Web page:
FiiO S3 Portable Speaker/MP3 Player Review

fiios3 a FiiO S3 Portable Speaker/MP3 Player Review

Along with the FiiO PS1110 portable speaker I reviewed last week I also got a FiiO S3 portable speaker. While the PS1110 is exclusively a portable speaker, the S3 steps up the game and adds an integrated MP3 player that plays off SD(HC) cards.

  • FiiO S3 Specs
  • Dimensions: 156 x 65 x 26 mm
  • Weight: 155 grams
  • Colors: White, black
  • Output: 1.2W+1.2W
  • Memory: SD, SDHC
  • Battery life: 8 hours (read below for more info)
  • Supported formats: WMA (non-DRM), MP3
  • Data connection: MSC (Linux/Windows/Mac compatible)
  • Power source: 2x AA batteries, USB
  • Price: $27
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In the box

With the device you get a lanyard with a handy plastic clip-on stand, a USB cable and a 3.5mm interconnect cable for connecting to audio sources. If you’re going to use the MP3 part you will also need a SD card. I’ve only used 1GB cards on it, but it does support SDHC as well (manual says up to 16GB, but I see no reason why 32GB shouldn’t work). The lack of a shuffle feature or a screen however means you probably won’t find anything above 2GB very usable.

Design

Like the PS1110 the S3 is very well built, indescribably better than most Chinese products and even better than a lot of known brands who’ve become a little too cost effective when it comes to plastic quality. From the buttons to the input connectors to the case itself, nothing gives off a feeling of anything but complete build quality perfection, which is a rare thing. People I’ve shown it to have refused to believe the $27 price tag and the country of origin as it does indeed look like a $100-$150 device.

The device is shaped like a rectangle with rounded corners with the two speakers on the front along with two LEDs indicating power and whether the SD card is in use. The bottom has two rubber feet to help steady it, but frankly it doesn’t stand up very well on it’s own without the little stand that comes with it. The hole for this stand is located on the back along with the SD slot (though that’s technically on the top) and battery cover for the two AA batteries. The right side of the device has the auxiliary input jack (audio in), headphone port and USB connector as well as the lanyard hole. The left side has an opening the manual refers to as “sound phase inverter hole” which is essentially the closest thing you’ll come to a subwoofer on this thing. The playback controls are located on the top, and consists of a play/pause button, ffwd/rew and volume up/down.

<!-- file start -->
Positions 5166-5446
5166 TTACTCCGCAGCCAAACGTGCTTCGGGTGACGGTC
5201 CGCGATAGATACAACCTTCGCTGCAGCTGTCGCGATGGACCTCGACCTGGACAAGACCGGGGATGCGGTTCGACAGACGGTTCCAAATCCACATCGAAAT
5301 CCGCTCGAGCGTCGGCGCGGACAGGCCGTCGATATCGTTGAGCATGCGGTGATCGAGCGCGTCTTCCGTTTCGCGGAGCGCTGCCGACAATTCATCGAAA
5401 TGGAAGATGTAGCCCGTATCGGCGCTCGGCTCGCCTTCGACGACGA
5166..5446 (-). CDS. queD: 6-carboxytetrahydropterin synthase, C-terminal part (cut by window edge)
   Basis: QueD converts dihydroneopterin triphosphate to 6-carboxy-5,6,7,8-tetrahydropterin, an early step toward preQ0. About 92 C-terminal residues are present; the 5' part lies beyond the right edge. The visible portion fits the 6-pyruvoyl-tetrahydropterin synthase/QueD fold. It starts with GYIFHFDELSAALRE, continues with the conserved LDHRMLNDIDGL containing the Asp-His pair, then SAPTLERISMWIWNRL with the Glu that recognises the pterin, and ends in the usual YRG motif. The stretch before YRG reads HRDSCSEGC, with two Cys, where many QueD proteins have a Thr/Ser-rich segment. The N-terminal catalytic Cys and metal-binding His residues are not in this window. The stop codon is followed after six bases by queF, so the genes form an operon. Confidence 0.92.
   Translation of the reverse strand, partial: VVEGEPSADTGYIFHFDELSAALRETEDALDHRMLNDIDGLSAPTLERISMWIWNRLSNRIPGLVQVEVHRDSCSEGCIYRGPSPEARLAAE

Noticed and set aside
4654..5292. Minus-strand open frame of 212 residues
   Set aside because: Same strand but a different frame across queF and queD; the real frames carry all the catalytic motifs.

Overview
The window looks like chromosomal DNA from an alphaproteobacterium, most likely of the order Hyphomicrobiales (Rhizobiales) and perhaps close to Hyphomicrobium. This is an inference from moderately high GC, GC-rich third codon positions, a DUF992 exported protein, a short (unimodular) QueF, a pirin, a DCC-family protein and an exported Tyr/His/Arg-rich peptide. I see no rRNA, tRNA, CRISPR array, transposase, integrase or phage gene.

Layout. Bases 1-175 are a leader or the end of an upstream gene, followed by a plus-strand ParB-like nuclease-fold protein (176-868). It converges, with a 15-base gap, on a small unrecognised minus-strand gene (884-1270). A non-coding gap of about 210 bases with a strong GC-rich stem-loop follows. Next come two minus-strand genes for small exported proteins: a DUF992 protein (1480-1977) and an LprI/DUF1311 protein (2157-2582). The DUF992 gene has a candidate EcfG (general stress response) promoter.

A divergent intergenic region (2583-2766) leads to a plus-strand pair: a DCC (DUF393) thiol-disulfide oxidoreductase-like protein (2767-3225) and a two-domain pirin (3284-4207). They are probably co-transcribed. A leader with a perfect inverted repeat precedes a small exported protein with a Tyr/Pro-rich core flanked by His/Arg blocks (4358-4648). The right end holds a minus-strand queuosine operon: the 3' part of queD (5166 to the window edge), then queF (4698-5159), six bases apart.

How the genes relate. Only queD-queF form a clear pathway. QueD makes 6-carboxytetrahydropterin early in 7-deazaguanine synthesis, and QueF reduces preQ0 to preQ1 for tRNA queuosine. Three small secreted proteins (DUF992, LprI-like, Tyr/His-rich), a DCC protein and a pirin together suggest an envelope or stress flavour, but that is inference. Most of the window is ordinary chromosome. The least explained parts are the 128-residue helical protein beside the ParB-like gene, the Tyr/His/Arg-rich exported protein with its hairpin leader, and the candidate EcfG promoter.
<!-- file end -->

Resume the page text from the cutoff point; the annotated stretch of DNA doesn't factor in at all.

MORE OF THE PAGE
In use

The S3 will function as a card reader if connected to a computer and can also get power from the USB port. It plays back MP3 and WMA put on the card and you obviously don’t need any special software. To activate auxiliary mode you simply plug in the cable and it will switch off the MP3 player mode, and if you plug in headphones it will turn off the internal speakers. It’s worth noting that if you plug in headphones and then remove them, it will automatically revert to internal speakers, so if you play on using this in public with headphones it’s a good idea to NOT trip the cable and yank it out, or you might draw a lot of attention. Another important thing to point out is that as mentioned earlier it doesn’t have a shuffle mode, but if you turn it off and on again it will start with the last played song and not from the beginning of the card, which means it is possible to use it with larger memory cards (“larger” as in 1-2GB) for short periods at a time without it playing the same songs over and over each time it’s been turned off.